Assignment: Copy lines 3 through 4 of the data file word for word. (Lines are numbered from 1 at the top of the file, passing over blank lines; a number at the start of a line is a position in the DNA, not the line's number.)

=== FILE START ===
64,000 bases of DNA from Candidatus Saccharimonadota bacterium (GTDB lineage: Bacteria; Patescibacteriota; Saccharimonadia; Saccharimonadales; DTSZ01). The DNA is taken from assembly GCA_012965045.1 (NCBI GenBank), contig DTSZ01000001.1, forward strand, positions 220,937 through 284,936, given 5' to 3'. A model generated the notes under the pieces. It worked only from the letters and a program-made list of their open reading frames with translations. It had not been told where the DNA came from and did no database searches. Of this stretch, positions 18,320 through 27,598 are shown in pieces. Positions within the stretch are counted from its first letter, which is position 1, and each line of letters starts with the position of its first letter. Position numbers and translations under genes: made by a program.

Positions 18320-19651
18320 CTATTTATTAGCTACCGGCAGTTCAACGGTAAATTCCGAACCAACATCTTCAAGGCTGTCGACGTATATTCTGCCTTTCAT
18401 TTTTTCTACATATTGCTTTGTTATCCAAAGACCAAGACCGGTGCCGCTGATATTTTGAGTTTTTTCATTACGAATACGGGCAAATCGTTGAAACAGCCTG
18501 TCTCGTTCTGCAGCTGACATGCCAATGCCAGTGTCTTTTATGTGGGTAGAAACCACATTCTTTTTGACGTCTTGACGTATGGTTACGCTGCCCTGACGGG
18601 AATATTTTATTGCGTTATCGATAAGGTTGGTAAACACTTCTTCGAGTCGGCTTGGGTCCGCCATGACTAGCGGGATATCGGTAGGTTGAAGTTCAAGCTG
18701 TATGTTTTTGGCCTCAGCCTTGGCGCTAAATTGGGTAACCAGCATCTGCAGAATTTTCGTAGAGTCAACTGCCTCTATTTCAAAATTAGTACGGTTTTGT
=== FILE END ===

18320 CTATTTATTAGCTACCGGCAGTTCAACGGTAAATTCCGAACCAACATCTTCAAGGCTGTCGACGTATATTCTGCCTTTCAT
18401 TTTTTCTACATATTGCTTTGTTATCCAAAGACCAAGACCGGTGCCGCTGATATTTTGAGTTTTTTCATTACGAATACGGGCAAATCGTTGAAACAGCCTG